How Spain Lost Millions of Common Birds During the Past Two Decades

Deterioration of habitat and weak conservation policies are the main reasons for their disappearance.

Over the past two decades, nearly 64.5 million birds have disappeared in Spain due to rapid loss of habitat, SEO/BirdLife Spain reports.

The findings, published earlier this month, were based off data collected by more than 1,000 citizen scientists from SACRE, the Spanish chapter of the European Breeding Bird Survey, between 1996 and 2015. The volunteers visited a local spot twice every spring and logged all the birds they saw and heard. In total, observations were inputted from 20,000 stations, Juan Carlos del Moral, research and monitoring coordinator at SEO/BirdLife Spain, says.

Farmland birds posted the biggest losses, but city birds didn't come away unscathed either. Between 1998 and 2005, common rural birds declined by 23 percent, while common urban birds diminished by 18 percent.

“One of our main concerns is that these are the two most human-intervened types of environments for birds. In fact, our data suggests that while farmland and urban birds decline, populations that live in the forests grow. We believe this just simply means they are trying to escape worsening habitat conditions,” says del Moral.

The report points a finger at the industrialization of agriculture, substantial increases in monocultures, the use of pesticides for farming, and several types of urban contamination. In general, populations of 39 species dwindled during the study period. The Little Bustard, for example, saw a decline of 71 percent, while others such as the Common Quail, Great Grey Shrike, and Yellowhammers had more than 50 percent of their populations in Spain disappear. SEO is considering adding these four species to the next Spanish Red List of Endangered Species, del Moral says.

Saving Millions More

Now that SEO has crunched the numbers around population decline, del Moral says further research is necessary on the environmental and economic consequences of the birds’ absence. “It wasn’t the object of this study, but it is concerning. If all of this happens to animals we can actually count and see, what could be happening to much smaller species that are just as important, like bees and grasshoppers?” He thinks the solution is to plan out cities so that urban development takes better account of birds’ nesting needs.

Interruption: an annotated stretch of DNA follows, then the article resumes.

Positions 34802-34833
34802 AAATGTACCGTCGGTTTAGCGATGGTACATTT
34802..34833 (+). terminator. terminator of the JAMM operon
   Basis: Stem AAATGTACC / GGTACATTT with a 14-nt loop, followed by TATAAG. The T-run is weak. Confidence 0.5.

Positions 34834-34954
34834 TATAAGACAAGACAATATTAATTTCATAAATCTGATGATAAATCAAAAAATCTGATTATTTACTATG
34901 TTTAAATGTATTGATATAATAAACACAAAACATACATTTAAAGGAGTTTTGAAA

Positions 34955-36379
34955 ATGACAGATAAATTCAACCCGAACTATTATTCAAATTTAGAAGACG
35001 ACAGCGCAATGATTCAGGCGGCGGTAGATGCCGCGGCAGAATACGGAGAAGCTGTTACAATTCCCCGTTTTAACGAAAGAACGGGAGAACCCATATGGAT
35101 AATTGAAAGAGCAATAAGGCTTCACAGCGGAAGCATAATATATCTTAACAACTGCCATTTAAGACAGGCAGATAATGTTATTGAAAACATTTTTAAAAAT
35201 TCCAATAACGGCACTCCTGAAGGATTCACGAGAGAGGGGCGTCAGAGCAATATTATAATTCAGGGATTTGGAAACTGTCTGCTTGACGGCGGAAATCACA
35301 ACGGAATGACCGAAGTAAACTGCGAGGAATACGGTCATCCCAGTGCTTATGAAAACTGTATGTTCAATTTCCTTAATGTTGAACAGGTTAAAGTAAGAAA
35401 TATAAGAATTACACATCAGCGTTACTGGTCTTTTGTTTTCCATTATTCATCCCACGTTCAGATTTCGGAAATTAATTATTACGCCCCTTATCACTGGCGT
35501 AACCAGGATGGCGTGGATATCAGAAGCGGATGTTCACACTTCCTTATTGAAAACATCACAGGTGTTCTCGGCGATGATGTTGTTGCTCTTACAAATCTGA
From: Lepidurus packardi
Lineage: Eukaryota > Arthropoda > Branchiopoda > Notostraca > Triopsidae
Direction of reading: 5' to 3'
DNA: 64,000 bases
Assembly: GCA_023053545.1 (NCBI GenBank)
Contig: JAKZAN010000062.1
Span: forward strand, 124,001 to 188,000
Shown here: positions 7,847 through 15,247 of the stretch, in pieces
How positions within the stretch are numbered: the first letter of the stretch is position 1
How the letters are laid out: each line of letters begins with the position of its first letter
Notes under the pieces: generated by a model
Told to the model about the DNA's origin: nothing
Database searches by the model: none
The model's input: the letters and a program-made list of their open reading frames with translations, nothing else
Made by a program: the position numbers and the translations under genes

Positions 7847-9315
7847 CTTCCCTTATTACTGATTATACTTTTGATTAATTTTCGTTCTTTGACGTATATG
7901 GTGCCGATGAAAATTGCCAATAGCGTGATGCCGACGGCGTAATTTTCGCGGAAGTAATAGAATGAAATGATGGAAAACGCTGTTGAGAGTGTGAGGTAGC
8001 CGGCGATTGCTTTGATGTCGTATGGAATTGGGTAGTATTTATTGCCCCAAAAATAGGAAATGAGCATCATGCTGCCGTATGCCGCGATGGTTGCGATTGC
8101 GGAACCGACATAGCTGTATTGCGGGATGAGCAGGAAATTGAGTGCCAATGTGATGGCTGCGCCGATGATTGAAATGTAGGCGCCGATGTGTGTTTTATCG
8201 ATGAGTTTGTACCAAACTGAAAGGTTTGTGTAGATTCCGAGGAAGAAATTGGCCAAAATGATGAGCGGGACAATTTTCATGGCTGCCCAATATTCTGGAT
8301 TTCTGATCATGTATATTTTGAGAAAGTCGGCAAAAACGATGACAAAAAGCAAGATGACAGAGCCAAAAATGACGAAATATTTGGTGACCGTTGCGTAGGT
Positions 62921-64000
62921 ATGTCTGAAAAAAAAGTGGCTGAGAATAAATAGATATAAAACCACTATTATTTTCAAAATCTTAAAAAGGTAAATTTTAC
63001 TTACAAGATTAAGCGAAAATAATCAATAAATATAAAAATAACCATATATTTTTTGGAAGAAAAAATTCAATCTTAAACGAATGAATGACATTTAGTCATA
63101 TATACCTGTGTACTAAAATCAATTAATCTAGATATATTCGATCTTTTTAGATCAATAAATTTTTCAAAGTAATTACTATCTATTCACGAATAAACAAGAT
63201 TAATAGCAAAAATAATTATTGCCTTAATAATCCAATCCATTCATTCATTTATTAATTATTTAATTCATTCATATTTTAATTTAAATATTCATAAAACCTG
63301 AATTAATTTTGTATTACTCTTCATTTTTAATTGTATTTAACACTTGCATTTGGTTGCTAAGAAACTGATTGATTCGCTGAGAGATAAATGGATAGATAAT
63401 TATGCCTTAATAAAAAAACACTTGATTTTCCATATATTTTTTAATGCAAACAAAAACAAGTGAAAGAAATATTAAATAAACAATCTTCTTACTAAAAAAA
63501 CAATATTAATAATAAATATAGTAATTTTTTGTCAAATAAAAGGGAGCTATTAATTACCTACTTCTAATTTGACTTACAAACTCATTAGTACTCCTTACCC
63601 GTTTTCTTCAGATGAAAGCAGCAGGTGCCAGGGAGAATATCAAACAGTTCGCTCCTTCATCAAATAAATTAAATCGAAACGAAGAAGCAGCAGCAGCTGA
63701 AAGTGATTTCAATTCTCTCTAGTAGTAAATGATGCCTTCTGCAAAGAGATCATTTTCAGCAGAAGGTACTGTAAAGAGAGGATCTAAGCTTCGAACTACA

Urbanism, however, is only half the solution, del Moral says. The Common Agricultural Policy of the European Union, an agreement that regulates the exploitation of farming resources and markets in Europe, needs to undergo changes as well. The program has been widely criticized for getting more than 30 percent of the European Union's budget, but it hasn’t used any of that money to provide a safe environment for birds. The other area of concern for SEO is the disappearance of meadow grass: The Crop Surface Area and Yields Survey revealed that nearly 247,000 acres were lost in Spain in 2015. “Learning how to better take advantage of the fields and resources we already have [is important], but you need political will for that,” del Moral says.

As birds in Spain continue to struggle, the country's citizen scientists will have to keep accounting for how fast they vanish.